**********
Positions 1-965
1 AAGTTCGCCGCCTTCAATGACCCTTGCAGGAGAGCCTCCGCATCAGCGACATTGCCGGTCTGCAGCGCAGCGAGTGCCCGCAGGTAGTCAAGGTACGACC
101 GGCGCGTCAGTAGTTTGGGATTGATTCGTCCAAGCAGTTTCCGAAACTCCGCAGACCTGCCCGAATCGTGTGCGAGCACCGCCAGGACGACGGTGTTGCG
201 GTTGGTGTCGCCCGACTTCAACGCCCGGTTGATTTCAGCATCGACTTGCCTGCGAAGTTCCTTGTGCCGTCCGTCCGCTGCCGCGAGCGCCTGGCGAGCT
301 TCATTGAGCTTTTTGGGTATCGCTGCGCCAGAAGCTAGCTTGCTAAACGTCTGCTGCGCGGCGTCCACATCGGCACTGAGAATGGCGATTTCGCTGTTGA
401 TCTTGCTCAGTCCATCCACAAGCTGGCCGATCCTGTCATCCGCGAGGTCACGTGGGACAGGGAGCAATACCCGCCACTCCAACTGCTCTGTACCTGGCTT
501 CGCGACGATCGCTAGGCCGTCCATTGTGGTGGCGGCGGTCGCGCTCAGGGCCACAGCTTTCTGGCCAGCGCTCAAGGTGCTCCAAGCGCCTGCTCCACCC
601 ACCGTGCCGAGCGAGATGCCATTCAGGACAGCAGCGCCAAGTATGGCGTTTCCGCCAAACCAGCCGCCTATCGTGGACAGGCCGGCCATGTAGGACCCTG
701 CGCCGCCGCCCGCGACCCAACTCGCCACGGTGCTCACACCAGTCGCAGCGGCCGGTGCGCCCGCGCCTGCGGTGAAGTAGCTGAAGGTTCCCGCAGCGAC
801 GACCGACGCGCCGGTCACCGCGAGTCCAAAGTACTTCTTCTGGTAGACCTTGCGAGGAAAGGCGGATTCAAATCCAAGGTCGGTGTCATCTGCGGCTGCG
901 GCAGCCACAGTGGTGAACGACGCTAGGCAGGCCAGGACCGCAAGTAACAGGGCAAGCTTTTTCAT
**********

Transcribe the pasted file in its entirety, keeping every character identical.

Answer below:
Positions 1-965
1 AAGTTCGCCGCCTTCAATGACCCTTGCAGGAGAGCCTCCGCATCAGCGACATTGCCGGTCTGCAGCGCAGCGAGTGCCCGCAGGTAGTCAAGGTACGACC
101 GGCGCGTCAGTAGTTTGGGATTGATTCGTCCAAGCAGTTTCCGAAACTCCGCAGACCTGCCCGAATCGTGTGCGAGCACCGCCAGGACGACGGTGTTGCG
201 GTTGGTGTCGCCCGACTTCAACGCCCGGTTGATTTCAGCATCGACTTGCCTGCGAAGTTCCTTGTGCCGTCCGTCCGCTGCCGCGAGCGCCTGGCGAGCT
301 TCATTGAGCTTTTTGGGTATCGCTGCGCCAGAAGCTAGCTTGCTAAACGTCTGCTGCGCGGCGTCCACATCGGCACTGAGAATGGCGATTTCGCTGTTGA
401 TCTTGCTCAGTCCATCCACAAGCTGGCCGATCCTGTCATCCGCGAGGTCACGTGGGACAGGGAGCAATACCCGCCACTCCAACTGCTCTGTACCTGGCTT
501 CGCGACGATCGCTAGGCCGTCCATTGTGGTGGCGGCGGTCGCGCTCAGGGCCACAGCTTTCTGGCCAGCGCTCAAGGTGCTCCAAGCGCCTGCTCCACCC
601 ACCGTGCCGAGCGAGATGCCATTCAGGACAGCAGCGCCAAGTATGGCGTTTCCGCCAAACCAGCCGCCTATCGTGGACAGGCCGGCCATGTAGGACCCTG
701 CGCCGCCGCCCGCGACCCAACTCGCCACGGTGCTCACACCAGTCGCAGCGGCCGGTGCGCCCGCGCCTGCGGTGAAGTAGCTGAAGGTTCCCGCAGCGAC
801 GACCGACGCGCCGGTCACCGCGAGTCCAAAGTACTTCTTCTGGTAGACCTTGCGAGGAAAGGCGGATTCAAATCCAAGGTCGGTGTCATCTGCGGCTGCG
901 GCAGCCACAGTGGTGAACGACGCTAGGCAGGCCAGGACCGCAAGTAACAGGGCAAGCTTTTTCAT